Well the elections for the Police Commissioners are now over and on Thursday I did what I have done regularly over the last 50 or so years and trotted off to the polling station and made a mark on the voting form.
But this time it was different and for the first time ever I didn't put a cross into any of the boxes. For my reasons see below the fold.
The first of my doubts is “Why Change?” The politicians, who are kept well informed by disgruntled members of the public, will know the more visible problems – and will be used to promising that “something needs to be done about it”. They fail to realise that idealistic solutions merely shuffle the difficulties round, and that the simpler and cheaper solution of patching up the worse problems will usually be the quickest and easiest solution. Rushing through inadequately assessed revolutionary changes for ideological reasons, without proper long-term pilots, simply produces new unanticipated crisis areas.
The second relates to representation of the public interests. Policing involves all sections of the community and while the composition of the old Police Authorities was not ideal they included people who had a wide range of experience of life, and some at least, were elected councillors. When issues came up there would usually be at least one person who had first hand knowledge of the area under consideration. No one person, however brilliant, can have that breadth of knowledge what is going on in all the different social contexts in a population (in the case of Hertfordshire) of a million people. Replacing a committee of people with varied backgrounds, coming from different parts of the country, with a single individual can only mean that the interests of the wider public will be less well represented.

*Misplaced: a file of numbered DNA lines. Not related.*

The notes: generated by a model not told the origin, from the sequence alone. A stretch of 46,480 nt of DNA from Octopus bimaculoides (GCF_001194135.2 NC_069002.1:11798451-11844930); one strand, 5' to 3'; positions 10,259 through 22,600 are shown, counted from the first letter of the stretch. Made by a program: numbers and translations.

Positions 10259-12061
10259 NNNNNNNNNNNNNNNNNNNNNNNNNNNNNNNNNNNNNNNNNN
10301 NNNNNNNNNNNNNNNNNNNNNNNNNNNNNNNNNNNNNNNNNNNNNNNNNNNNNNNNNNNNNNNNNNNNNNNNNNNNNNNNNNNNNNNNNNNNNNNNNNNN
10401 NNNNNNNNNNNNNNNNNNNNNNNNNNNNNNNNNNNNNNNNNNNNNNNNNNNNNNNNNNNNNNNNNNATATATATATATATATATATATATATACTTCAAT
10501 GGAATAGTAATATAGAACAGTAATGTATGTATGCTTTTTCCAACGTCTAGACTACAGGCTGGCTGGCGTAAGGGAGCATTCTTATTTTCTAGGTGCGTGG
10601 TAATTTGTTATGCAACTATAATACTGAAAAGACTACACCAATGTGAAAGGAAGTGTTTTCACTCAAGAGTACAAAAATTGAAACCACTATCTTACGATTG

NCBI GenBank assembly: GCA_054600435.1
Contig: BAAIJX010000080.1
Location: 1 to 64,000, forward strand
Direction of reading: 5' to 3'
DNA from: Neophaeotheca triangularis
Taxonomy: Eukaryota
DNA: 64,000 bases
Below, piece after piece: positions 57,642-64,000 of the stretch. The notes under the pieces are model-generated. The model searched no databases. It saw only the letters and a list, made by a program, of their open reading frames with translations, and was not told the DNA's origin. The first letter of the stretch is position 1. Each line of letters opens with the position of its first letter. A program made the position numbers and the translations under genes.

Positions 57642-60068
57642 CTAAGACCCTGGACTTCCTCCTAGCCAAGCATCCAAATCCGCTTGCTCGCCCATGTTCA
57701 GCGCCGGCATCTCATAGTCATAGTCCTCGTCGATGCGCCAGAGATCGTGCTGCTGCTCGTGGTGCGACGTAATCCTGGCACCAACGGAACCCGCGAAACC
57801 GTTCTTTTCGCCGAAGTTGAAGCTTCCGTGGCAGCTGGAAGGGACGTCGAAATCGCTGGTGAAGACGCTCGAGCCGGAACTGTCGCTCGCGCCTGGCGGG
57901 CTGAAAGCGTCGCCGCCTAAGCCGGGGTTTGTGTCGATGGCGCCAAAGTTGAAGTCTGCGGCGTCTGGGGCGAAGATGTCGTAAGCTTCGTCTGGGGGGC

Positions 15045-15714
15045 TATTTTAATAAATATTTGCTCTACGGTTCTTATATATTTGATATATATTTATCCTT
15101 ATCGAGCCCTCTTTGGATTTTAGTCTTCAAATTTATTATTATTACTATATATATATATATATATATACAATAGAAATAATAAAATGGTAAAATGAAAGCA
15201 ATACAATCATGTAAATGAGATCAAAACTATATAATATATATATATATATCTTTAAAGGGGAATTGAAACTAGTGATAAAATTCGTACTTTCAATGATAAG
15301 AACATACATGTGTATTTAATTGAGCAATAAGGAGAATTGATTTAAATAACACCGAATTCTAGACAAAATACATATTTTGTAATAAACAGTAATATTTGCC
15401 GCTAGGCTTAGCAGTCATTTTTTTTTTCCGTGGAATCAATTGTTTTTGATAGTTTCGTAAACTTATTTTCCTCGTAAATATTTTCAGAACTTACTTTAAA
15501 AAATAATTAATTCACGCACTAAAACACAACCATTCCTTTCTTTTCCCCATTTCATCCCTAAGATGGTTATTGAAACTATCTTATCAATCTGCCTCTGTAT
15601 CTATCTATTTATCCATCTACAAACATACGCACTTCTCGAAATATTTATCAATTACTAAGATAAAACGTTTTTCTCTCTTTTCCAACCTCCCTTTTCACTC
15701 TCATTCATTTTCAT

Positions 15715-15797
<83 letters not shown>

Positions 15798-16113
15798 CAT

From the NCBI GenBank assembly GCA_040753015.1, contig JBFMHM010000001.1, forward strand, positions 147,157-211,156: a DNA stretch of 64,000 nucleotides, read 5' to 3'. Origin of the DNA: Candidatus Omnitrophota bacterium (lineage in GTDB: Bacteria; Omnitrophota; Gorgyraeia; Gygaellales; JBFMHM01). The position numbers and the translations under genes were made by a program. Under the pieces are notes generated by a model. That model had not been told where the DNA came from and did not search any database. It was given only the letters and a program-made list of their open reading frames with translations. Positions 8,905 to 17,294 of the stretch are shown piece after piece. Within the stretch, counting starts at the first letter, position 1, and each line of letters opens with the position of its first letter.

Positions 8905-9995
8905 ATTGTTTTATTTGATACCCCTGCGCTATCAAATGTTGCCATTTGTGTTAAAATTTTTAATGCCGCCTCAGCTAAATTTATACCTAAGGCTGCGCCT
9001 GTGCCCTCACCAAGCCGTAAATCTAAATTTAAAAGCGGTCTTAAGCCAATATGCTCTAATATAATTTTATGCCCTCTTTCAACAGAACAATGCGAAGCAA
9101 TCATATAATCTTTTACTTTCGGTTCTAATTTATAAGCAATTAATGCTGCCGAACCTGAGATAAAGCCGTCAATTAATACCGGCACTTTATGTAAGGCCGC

I am also very concerned about the introduction of politics into policing. I want the best person available to do the job, with a clear understanding that they should be genuinely independent of political influences. If they are elected with a political label they cannot be seen to be independent, and in any case I don't want elections to include obvious incompetents simply because all the main parties consider they must have a candidate. Because many people vote zombie-like along political lines, rather than for the individual candidate's qualities, one can expect that some individual Police Commissioners trust selected to be bad at their job.
Further to the last point I consider the introduction of political police commissioners as the thin end of a wedge, where judges, school headmasters, hospital consultants are elected from lists of people who think that membership of a named political party is more important than their competence.
So why was a change made which reduced that influence of the public, by reducing a committee with many different skills and experiences to a single politically biased candidate – under the name of “democracy”. May I suggest one reason. If you have a single person in charge, rather than a committee, it is far easier for the government to apply pressure to become a “yes man” for government imposed policy If the police commissioner is a a member of the government party he will be expected to “conform”. If he is a member of an Opposition party the Government can dismiss his complaints because “he is only complaining because he supports the opposition”. Police Authorities many have been rather spineless in the past – but the current legislation actually makes it hard for the Police Commissioner to whistleblow that “We cannot provide the service our public wants because of the Government imposed funding rules.”
And finally the whole conduct of the election – and the way in which it was made very hard for genuine independent candidates to stand – and which also excluded otherwise well-qualified candidate because of a comparatively minor misdemeanour many years ago – was seriously flawed. In Hertfordshire less than 15% voted, and less than half these put the eventual winner as their first choice. In addition well over 3000 people (including me) specifically went to the polling station to record a “spoilt ballot”. The pathetic excuses made by the Prime Minister and Theresa May was no more than an admission that they knew in advance that it would be a farce. It is not democracy if you plan an election in such a way that you know only a few people will vote.